Startup Challenge Allows Young Entrepreneurs to Present Business Ideas
Buoyed by the success of last year’s inaugural competition, the Lansing Economic Area Partnership (LEAP), working with regional educators, businesses and economic development agencies will bring together scores of students seeking more than $10,000 in prizes awarded for their
“Our goal is to enhance our pipeline for young entrepreneurs, those at the K through 12 level,” said Sara Parkinson, LEAP’s director of communications and talent, and coordinator of the program. “This kind of event offers students the experience of being in touch with the professional side of things.”
The event unfolds like a science fair, but for business. Students, either in teams or individually, submit a two-page executive summary outlining a proposal. They are given a table to set up a display and are judged by teams of business professionals, who award points for the quality of the business plan and overall presentation, which includes how well the idea is pitched.
Among the judges at last year’s Startup Challenge was Lansing Board of Water and Light’s (BWL) Director of Public Relations, Calvin Jones.
“There were some terrific ideas that these kids were serious about putting out there. We’ve got some very talented young people in this country that come up with lots of ways to make life very good as we move forward,” he said.
Jones, who plans to be a judge again this year, said that as a student he received an introduction to the business world through Junior Achievement. “It certainly fueled my interest in the field of business. It was a good wake-up call.”
The idea of nurturing entrepreneurial skills among young people has momentum. In its first student-focused event last year, LEAP partnered with Junior Achievement, the Small Business Technology Center, the Lansing Regional Chamber of Commerce, the NEO Center, TIC incubator, the Michigan Economic Development Corp., regional colleges and others.
It worked closely with Generation E, a Battle Creek-based nonprofit that develops entrepreneurial education programs and provides consulting services to schools and community-based organizations. Schools that had worked with the nonprofit, notably Frankenmuth High School and the West Michigan Academy of Environmental Science, joined with students from Ingham, Clinton and Eaton Counties.
This year, the program is targeting just tri-county schools, Parkinson said, adding that LEAP is working with organizations like Eaton Regional Services Educational Agency (RESA) which sponsors youth business development programs. Clinton County also supports school programs.
LEAP is encouraging students from these initiatives to attend the Startup Challenge. And the lure is prize money.
“Last year we gave $10,000 in prize dollars,” Parkinson said. The money came from corporate sponsors and a MEDC grant.
LEAP expects that many of the businesses that supported the challenge last year will again participate. Among those supporting the event were Neogen, Davenport University, Sparrow Health Systems, MSU Federal Credit Union (MSUFCU), Dean Transportation and BWL. They also supplied judges.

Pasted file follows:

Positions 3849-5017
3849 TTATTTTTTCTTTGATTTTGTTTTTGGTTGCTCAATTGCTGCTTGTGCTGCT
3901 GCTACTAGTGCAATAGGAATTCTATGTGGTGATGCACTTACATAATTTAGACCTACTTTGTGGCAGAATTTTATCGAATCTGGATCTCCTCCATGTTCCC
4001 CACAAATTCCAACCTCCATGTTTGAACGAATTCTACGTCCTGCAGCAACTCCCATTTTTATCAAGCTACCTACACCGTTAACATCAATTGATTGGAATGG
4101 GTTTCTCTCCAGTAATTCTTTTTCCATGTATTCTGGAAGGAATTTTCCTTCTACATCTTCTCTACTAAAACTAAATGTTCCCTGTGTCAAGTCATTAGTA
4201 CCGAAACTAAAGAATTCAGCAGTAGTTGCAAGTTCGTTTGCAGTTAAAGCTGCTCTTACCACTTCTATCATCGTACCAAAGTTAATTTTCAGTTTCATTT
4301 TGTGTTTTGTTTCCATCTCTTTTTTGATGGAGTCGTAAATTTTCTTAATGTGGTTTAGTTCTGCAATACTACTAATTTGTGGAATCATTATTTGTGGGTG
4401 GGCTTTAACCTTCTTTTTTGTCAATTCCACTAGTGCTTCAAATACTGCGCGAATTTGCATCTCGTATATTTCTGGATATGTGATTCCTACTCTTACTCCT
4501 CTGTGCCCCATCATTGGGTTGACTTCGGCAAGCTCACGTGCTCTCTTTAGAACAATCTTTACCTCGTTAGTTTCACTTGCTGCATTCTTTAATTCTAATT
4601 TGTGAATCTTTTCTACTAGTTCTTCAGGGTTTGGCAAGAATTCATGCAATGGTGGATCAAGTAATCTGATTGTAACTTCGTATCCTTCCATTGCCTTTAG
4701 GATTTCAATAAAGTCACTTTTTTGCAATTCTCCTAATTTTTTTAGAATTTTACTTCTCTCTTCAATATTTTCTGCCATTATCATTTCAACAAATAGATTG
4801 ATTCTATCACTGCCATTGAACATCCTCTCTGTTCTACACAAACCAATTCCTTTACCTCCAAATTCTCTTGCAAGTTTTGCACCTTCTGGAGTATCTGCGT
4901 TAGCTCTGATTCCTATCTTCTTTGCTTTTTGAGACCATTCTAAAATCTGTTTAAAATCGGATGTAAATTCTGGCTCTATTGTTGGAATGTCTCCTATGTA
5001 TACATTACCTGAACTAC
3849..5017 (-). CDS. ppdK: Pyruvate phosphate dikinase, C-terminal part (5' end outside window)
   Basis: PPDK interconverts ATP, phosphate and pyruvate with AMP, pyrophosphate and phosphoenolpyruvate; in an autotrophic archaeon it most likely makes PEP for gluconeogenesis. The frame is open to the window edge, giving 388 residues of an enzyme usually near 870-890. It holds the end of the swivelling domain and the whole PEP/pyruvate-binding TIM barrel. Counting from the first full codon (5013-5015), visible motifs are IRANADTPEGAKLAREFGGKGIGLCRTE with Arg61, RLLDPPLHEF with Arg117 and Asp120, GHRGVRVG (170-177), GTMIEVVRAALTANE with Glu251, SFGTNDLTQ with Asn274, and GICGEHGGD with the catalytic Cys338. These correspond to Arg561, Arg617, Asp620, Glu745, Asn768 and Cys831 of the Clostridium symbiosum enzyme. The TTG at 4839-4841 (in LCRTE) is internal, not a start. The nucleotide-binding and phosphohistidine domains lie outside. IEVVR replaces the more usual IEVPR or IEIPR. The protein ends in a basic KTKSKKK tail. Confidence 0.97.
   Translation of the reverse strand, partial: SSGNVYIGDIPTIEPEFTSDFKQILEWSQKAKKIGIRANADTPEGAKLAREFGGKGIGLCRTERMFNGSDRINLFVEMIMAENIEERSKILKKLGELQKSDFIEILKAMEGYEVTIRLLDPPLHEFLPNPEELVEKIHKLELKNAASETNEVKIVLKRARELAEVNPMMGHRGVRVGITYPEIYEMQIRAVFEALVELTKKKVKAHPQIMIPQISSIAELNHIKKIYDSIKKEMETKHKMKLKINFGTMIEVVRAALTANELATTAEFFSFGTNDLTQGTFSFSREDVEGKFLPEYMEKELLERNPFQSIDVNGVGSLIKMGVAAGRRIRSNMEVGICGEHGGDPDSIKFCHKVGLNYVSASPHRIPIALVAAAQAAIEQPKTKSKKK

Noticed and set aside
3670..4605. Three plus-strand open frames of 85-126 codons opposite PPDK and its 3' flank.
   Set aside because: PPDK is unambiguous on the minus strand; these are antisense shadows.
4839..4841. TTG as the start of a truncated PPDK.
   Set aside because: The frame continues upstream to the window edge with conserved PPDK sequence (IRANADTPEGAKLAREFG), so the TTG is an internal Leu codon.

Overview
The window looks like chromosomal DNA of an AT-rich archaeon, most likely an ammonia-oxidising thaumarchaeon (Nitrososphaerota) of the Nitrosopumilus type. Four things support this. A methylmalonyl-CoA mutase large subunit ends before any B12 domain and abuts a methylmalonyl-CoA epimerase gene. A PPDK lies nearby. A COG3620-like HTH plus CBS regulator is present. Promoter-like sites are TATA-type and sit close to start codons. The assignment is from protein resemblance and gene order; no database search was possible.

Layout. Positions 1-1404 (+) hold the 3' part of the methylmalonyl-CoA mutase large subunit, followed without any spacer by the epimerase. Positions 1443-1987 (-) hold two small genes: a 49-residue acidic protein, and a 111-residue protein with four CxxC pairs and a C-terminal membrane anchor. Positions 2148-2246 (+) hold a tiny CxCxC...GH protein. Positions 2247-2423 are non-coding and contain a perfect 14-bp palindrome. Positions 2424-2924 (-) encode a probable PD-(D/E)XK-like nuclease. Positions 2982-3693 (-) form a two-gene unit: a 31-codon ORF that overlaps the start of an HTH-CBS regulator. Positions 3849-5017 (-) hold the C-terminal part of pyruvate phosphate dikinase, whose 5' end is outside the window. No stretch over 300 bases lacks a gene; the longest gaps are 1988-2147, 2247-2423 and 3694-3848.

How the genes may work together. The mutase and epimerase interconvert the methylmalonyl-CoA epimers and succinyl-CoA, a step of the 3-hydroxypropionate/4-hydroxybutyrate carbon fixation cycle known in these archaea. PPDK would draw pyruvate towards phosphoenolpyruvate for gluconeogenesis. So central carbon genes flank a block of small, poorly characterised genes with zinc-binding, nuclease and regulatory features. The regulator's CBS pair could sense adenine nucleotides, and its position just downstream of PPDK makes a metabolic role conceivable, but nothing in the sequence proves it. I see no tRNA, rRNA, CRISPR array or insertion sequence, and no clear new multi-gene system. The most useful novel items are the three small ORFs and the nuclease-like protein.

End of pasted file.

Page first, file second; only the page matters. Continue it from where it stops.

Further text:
“Any number of the ideas we saw were really cutting edge. There was a group that came up with a deal for grocery shopping, where people would put together their list and they (students) would go out and do the shopping for them. It was based on the fact that with an aging population more people need to stay in their homes. Shopping was an accommodation they would provide,” Jones said.
The big winner in 2014 was DeWitt High School’s Marissa Hoffman, who promoted her Mountain Cupcake Business. She received $1,500 in prizes, taking home the Sparrow Award of Excellence and the Harvest Best Table Display.
Other award winners were Elle Bos from Eaton Rapids High School, whose photography proposal won the $1,000 MSUFU Award of Excellence and Leslie Middle School students Andrea Piper, Lily Robinson and Chase Lewis who split the $500 LEAP Best Team Prize and $500 Spartan Innovations “Innovation” Award for their “Getting to Know Your Middle School” coloring book.
They were among the 20 or so students brought to the competition by sixth-grade teacher Laura Fenger. She explained the winning entry: “they made a coloring book to give to the fourth graders to acclimate them to the middle school. It was the kids’ idea, part of my gifted-and-talented program.”
Fenger explained that she had found a website that turned pictures into coloring book pages. It was the spark that ignited the venture. Her students researched the cost of printing, got a $230 grant from the community foundation, took photos of the school and contracted for 100 copies of the book.
“It was their idea that they could do this for other schools,” Fenger said, summarizing the students’ business plan. Other students from her classes also won prizes for babysitting and lawn care services.
Fenger plans to bring about 20 students to this year’s challenge. “It was an outstanding event. I was so impressed with everything they set up. The kids loved it. When we started again in the fall, immediately they said are we doing the business expo again.”
The Lansing Youth Startup Challenge will take place on April 29 at the Lansing Center.